Wimbledon 2015: Record temperature sends first aiders into overdrive

Wimbledon saw its hottest day ever today as first aiders were rushed off their feet and ground capacity cut to deal with the soaring temperatures, leading to calls for the roof on Centre Court to be closed.

Medics from St John's Ambulance treated 173 people yesterday, mostly for heat-related conditions such as dehydration and fainting, and told Newsweek it had treated 87 people by 3pm today with a potential eight hours of play still remaining.

A St John's Ambulance spokeswoman said the medical team had been "absolutely manic" treating people yesterday.

50 first-aiders were on hand today to deal temperatures which reached 35.7C, the highest temperature ever recorded at Wimbledon. The previous high was 34.6C on 26 June, 1976.

Additionally, a spokesman for the All England Lawn Tennis Club, which organises Wimbledon, said that ground capacity was cut by around 1,500 yesterday and a similar figure was expected to be cut again today in a bid to give spectators more space.

The spokesman also said that extra water fountains had been provided to help people to keep hydrated and that spectators were being advised to take precautionary measures such as wearing sunscreen and hats to keep cool.

However, officials have refused to close the roof on Centre Court, which would allow for air conditioning to be turned on, saying it will only be used if it is too dark to play without artificial lighting.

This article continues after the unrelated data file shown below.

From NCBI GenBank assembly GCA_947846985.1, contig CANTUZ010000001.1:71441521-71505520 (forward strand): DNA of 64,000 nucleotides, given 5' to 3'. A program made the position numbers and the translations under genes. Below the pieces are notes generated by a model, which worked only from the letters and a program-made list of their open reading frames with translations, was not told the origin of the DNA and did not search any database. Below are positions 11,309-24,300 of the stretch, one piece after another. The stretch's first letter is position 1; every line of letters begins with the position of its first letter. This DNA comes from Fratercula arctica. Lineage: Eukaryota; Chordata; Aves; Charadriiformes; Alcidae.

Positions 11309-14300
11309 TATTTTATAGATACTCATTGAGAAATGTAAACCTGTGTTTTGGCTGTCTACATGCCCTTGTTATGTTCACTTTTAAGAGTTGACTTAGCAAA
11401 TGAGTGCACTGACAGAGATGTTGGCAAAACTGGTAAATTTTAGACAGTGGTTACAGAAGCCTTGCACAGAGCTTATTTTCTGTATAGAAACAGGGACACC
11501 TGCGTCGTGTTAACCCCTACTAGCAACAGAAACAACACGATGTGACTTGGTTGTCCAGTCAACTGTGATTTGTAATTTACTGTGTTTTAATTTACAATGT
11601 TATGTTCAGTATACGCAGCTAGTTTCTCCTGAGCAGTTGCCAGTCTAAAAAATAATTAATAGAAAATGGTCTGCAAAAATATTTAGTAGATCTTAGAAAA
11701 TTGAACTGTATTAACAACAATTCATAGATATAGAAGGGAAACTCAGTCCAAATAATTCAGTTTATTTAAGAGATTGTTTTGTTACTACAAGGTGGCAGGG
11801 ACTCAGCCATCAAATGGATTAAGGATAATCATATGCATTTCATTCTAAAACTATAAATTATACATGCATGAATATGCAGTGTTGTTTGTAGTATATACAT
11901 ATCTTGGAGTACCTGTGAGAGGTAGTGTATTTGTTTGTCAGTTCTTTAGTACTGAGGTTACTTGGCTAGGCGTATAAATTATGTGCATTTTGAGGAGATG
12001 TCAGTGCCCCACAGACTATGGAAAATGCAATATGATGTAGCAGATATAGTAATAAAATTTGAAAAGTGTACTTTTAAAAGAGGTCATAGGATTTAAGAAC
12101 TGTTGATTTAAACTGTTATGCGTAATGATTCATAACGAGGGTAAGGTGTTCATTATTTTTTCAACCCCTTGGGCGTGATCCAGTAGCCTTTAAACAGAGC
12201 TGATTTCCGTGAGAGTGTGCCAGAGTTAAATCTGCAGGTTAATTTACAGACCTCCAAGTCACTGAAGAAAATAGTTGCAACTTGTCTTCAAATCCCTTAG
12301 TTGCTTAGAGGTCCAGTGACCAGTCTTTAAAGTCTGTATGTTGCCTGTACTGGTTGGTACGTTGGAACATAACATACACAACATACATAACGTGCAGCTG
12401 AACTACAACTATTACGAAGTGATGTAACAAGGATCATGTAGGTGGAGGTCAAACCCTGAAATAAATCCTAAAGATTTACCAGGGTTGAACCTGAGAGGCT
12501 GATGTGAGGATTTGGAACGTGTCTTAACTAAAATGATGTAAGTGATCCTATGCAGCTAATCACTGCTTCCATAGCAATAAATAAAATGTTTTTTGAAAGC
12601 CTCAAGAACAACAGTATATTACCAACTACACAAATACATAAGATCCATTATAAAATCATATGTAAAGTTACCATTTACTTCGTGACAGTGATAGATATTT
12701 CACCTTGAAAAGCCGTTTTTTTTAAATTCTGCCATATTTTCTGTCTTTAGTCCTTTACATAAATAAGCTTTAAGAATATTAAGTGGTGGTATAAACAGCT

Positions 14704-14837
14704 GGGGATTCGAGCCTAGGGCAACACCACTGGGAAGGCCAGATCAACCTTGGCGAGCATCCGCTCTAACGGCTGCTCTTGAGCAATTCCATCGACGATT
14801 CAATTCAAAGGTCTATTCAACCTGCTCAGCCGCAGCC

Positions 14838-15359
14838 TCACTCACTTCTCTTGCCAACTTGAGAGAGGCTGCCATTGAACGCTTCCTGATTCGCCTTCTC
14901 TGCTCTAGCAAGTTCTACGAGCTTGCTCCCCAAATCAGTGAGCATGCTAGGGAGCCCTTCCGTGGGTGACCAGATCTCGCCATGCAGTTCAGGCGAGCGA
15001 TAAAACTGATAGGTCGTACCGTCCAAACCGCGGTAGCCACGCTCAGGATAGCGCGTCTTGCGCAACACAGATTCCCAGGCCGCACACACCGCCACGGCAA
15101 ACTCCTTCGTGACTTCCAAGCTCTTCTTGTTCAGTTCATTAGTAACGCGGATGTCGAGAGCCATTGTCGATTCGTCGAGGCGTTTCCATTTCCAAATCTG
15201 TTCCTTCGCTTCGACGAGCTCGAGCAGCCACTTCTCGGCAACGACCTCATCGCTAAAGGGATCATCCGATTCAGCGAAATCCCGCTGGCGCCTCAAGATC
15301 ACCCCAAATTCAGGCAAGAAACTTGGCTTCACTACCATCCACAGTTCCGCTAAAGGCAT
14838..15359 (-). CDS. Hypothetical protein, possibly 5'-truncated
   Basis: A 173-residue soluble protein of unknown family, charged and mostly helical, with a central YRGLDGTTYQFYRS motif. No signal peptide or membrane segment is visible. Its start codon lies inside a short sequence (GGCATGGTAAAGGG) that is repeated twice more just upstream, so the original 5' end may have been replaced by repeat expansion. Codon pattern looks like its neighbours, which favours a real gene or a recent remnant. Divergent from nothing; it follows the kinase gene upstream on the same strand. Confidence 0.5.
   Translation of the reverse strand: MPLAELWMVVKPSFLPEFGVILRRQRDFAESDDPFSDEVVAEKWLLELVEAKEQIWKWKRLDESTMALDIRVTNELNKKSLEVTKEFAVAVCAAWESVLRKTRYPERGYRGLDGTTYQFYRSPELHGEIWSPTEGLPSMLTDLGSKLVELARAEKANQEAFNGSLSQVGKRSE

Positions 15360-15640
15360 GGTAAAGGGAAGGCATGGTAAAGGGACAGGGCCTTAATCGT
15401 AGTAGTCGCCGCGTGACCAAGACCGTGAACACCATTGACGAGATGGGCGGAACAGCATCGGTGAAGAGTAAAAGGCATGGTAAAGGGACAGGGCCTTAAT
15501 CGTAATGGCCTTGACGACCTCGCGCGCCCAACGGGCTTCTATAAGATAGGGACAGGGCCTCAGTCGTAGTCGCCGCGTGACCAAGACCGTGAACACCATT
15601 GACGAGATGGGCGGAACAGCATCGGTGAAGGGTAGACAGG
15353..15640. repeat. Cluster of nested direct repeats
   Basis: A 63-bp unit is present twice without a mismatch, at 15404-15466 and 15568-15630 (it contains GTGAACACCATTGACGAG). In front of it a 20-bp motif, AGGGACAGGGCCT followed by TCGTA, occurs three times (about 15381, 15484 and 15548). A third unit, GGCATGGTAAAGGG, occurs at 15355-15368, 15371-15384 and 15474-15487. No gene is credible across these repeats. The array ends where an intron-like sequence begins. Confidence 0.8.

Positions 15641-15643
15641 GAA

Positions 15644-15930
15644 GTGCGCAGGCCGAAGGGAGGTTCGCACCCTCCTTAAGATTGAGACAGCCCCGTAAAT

The extreme heat didn't cause too many problems for world number one Novak Djokovic, who dispatched Finland's Jarkko Nieminen in three sets despite temperatures on court hitting 41.2C during his match.

However, one of the tournament's ball boys was not so fortunate, collapsing during a match on court 17. Wimbledon tweeted that the ball boy had been treated and was recovering well.

Some players were taking innovative measures to deal with the heat, such as Spanish world number 20 Garbiñe Muguruza, who plunged into an ice bath to cool down.

But other players were perplexed by the peculiarly British fuss over the heat. Swiss world number two Roger Federer said the conditions were "perfect" during his win over Bosnian Damir Dzumhur yesterday, when temperatures exceed 30C.

Spaniard Rafael Nadal was also a fan of the sunshine, saying that he couldn't think of a "better day to play tennis here in Wimbledon" after his three-set triumph over Brazil's Thomaz Bellucci yesterday.

Female singles players are allowed to request a 10-minute heat break in between the second and third sets if temperatures go over 30.1C, but there is no equivalent rule for men.

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